2.Tell the Senate to pass the DISCLOSE Act during the lame duck session. We were able to defeat the Texas Oil Initiative, Prop 23 in California, in part because we knew who the enemy was — having disclosure of corporate contributions brings the enemy out in the open for us to take on and fight. The DISCLOSE Act passed the House and came within a single vote of passing the Senate. One vote. You can join this fight by taking action with Public Citizen at http://citizen.org/disclose-act-action.

3. Keep fighting to end the Bush tax cuts for the wealthiest Americans. This issue will get resolved during the lame duck session. Take action here.

To see the rest of his top 10 list, click here. And we would add another to this list: Join Public Citizen and help us fight corporate power in Congress, in the courts and in the executive branch.  Join Public Citizen for as little as $20 a year.

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Flickr photo by Cosmic Smudge.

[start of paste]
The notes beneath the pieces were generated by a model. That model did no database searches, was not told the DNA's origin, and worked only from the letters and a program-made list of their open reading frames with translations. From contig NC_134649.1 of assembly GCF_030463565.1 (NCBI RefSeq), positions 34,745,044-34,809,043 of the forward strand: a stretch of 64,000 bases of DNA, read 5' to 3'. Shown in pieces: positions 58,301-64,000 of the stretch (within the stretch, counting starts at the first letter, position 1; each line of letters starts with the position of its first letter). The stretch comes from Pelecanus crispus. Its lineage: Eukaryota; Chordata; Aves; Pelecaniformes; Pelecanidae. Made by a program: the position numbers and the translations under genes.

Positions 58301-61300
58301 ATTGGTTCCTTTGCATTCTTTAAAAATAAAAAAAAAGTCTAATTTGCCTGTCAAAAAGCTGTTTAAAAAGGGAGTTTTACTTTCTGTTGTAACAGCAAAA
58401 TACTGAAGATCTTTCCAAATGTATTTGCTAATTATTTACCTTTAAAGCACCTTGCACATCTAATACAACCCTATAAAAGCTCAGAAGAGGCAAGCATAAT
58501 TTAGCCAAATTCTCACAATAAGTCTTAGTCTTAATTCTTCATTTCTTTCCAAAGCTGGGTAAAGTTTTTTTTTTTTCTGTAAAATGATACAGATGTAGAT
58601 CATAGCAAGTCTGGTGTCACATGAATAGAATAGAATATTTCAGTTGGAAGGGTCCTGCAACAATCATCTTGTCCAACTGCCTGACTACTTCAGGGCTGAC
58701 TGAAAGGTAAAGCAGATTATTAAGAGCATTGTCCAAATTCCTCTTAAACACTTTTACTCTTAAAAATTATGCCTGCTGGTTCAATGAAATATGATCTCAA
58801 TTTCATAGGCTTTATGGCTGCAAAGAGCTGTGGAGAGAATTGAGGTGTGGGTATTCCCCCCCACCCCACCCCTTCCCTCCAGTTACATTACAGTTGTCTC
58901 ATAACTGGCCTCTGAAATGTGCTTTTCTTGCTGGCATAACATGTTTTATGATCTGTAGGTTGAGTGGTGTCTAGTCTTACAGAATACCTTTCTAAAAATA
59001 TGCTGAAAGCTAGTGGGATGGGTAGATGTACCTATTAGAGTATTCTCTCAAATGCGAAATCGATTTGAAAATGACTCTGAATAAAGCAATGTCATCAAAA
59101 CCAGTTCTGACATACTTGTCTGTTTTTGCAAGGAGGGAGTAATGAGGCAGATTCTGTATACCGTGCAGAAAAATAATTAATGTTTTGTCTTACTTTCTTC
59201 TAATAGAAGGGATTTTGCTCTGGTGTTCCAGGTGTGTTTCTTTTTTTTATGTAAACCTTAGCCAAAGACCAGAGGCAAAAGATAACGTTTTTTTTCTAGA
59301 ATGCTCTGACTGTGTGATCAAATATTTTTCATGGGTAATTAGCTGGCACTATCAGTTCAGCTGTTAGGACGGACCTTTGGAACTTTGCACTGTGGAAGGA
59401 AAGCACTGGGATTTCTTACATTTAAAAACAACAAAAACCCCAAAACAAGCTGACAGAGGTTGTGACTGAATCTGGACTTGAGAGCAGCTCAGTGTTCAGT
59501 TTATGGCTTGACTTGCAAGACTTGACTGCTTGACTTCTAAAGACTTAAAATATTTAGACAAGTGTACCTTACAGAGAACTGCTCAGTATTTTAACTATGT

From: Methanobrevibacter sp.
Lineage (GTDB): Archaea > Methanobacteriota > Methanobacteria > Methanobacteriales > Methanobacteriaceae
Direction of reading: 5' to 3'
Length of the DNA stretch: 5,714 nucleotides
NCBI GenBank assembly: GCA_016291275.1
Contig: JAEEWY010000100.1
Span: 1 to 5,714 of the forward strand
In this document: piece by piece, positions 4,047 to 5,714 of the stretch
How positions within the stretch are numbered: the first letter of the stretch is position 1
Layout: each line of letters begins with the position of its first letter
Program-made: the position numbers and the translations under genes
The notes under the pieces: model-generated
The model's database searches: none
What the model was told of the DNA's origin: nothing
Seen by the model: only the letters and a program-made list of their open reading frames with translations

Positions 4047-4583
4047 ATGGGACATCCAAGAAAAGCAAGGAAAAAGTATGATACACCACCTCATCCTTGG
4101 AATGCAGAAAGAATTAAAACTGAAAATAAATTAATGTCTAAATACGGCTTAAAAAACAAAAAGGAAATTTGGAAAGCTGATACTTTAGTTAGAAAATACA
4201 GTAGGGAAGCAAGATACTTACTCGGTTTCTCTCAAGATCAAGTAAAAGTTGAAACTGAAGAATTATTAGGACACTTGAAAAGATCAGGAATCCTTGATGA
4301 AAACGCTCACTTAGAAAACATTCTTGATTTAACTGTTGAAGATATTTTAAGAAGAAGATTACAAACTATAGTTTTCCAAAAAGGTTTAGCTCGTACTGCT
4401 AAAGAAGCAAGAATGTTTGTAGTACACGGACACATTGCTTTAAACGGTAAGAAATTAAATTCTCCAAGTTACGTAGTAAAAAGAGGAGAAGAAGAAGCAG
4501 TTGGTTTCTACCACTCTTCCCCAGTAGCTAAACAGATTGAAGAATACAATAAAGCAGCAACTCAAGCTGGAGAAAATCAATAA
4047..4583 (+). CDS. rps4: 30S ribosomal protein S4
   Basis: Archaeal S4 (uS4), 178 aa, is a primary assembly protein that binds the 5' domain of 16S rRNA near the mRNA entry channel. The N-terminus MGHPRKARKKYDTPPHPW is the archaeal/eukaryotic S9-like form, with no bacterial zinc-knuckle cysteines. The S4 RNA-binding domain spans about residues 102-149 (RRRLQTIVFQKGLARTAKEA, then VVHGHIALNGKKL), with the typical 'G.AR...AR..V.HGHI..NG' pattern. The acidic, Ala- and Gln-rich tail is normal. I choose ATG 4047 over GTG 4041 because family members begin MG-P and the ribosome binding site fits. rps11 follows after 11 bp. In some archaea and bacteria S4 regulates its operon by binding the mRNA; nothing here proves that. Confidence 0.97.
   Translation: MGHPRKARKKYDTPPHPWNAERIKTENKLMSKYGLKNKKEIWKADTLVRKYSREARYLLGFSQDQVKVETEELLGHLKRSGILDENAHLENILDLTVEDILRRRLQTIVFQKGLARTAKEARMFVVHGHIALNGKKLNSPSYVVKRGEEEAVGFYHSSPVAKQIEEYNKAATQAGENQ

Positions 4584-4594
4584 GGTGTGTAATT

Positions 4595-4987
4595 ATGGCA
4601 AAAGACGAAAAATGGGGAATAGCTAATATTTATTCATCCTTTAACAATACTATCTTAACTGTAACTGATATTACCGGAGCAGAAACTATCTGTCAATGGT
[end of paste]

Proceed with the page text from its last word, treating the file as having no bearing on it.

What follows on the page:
There was no shortage of political signs among the estimated 250,000 people who attended Jon Stewart’s Rally to Restore Sanity Saturday on the National Mall.  Public Citizen’s voice was heard through the 5,000 signs it distributed bearing the winning slogans from its Signs for Sanity Contest.

While Stewart might have been spreading his message on stage, organizations and individuals took to the mall.

“One of the motivating reasons that people are attending is their frustration with the overweening corporate presence in politics and we want to give voice to that,” Public Citizen’s President Robert Weissman told Politico.

Public Citizen also collected signatures at the rally  for a constitutional amendment overturning the Supreme Court’s Citizens United decision.